COS 31-10
Effects of eleven year (2004-2014) garlic mustard (Alliaria petiolata) removal on native vegetation

Tuesday, August 11, 2015: 11:10 AM
339, Baltimore Convention Center
Roger C. Anderson, 4120 School of Biological Sciences, Illinois State University, Normal, IL
M. Rebecca Anderson, 4120 School of Biological Sciences, Illinois State University, Normal, IL
Jonathan T. Bauer, Biology, Indiana University, Bloomington, IN
Christopher A. Loebach, 4120 School of Biological Sciences, Ilinois State University, Normal, IL

The biennial plant, garlic mustard (GM), is considered to be a problematic invasive species in Eastern North American deciduous forests and may cause declines in native species abundance and richness.  Recent studies suggest that GM is an opportunistic species and increases in abundance under conditions of high deer densities, because deer browse native species, but not GM.

We evaluated intraspecific competition between 1st- and 2nd-year GM plants and the effect of removal of 2nd-year plants on native vegetation in 240 study plots that were established in 2004. From 2005-2014, 2nd-year plants were removed annually from one-third of the plots in an early treatment (March 4-8) and a late treatment (May 7-18). Removal was done after 2nd-year and native plants were well established. Remaining plots were non-manipulated controls. Percent cover of all plant species was recorded from early- to late-May annually from 2004-2014.  To evaluate the effect of changes in deer density on GM, we used deer/vehicle collision data on adjacent roads as a surrogate for deer density.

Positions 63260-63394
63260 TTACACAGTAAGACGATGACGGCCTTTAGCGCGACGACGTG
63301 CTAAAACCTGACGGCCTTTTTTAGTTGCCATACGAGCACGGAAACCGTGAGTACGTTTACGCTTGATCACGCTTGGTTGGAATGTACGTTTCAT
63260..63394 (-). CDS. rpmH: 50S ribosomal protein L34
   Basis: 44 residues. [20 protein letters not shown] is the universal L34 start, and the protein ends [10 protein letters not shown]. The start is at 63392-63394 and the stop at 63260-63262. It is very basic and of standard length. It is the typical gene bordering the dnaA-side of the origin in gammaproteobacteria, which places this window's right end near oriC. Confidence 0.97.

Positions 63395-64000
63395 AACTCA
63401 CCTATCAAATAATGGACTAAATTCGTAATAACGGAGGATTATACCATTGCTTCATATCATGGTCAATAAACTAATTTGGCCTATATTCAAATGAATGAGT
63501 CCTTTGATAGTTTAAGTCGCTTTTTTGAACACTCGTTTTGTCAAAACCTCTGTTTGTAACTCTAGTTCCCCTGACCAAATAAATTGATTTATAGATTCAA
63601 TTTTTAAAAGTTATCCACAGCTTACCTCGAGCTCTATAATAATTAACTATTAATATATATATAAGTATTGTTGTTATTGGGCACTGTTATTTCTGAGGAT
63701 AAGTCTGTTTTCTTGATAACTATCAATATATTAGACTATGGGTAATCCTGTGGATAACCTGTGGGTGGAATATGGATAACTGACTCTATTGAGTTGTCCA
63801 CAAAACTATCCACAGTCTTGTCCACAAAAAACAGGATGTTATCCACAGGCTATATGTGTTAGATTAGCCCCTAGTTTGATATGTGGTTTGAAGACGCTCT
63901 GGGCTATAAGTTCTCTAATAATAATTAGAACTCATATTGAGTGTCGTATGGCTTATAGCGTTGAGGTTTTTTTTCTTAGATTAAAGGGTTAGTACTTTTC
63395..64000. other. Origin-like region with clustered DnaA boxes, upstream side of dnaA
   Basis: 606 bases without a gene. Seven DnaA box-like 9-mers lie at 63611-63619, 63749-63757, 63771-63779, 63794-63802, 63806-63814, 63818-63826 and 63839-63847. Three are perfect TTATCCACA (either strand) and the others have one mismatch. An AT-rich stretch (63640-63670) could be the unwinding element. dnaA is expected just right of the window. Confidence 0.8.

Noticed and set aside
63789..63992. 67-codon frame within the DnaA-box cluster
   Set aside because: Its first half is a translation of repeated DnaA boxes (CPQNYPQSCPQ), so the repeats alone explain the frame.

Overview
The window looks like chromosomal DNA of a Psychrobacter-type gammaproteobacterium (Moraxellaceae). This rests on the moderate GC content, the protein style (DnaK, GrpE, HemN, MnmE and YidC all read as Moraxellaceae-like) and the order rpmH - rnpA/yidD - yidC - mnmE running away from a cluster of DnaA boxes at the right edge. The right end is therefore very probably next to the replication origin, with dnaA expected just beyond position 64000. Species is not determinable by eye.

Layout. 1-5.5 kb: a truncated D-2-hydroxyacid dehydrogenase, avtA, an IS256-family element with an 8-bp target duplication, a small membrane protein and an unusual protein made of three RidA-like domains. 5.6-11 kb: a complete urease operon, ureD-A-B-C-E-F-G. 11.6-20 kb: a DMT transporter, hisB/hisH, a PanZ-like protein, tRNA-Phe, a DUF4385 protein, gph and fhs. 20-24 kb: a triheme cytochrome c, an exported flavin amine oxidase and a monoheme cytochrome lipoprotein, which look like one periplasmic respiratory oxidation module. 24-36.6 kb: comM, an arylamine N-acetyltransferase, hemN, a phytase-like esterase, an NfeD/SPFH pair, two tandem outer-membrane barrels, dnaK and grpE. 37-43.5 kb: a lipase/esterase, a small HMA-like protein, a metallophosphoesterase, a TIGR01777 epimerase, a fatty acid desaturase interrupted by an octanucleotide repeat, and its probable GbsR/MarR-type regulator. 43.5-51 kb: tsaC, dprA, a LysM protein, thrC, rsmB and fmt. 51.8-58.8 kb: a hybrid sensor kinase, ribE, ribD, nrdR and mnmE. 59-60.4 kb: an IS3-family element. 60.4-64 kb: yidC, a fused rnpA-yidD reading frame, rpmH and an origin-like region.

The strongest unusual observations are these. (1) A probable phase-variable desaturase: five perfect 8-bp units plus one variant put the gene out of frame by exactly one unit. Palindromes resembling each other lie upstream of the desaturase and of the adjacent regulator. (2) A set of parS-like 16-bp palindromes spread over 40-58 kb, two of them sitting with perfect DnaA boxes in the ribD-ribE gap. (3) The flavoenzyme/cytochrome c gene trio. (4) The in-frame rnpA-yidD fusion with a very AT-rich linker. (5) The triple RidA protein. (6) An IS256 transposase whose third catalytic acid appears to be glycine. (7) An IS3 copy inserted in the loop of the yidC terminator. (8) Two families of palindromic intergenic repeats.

Early removal of 2nd-yr plants resulted in a significant increase of 1st-year plant cover compared to late removal and controls in 2006, indicating 2nd-yr plants strongly compete with 1st-year.  However, by 2007 and later, early- and late-removal treatments had significantly less cover of 1st-year GM than the control.  For native species cover, there were significant time and treatment effects, but no two-way interaction.  Cover of native species for control, early, and late treatments were (mean±SE) 77.5±1.2%, 84.0±1.2%, and 82.6±1.2%, respectively.  In control plots, between 2004 and 2007, except 2005, there were significant negative correlations between GM and native species cover.  However, from 2007 to 2010 GM cover declined precipitously from 19.4±1.7% to 2.8±0.6%, and there were no significant correlations between GM and native species cover from 2008 to 2010.  In 2011, 2012, and 2013, there were modest increases in GM cover 3.7±0.5%, 5.8±1.3%, and 5.9±1.2%, respectively, and significant negative correlations between GM and native species cover.  These results suggest that modest increases in GM cover negatively affected native species.  We found a significant positive correlation between the regression coefficient of determination and proportion of 2nd-year plant cover, suggesting 2nd-year plants affect cover of native species more than 1st-year plants.  Deer vehicle collisions were positively correlated with total cover of GM in control plots from 2006 to 2011, a period of rapid GM decline, supporting previous research that deer facilitate GM abundance.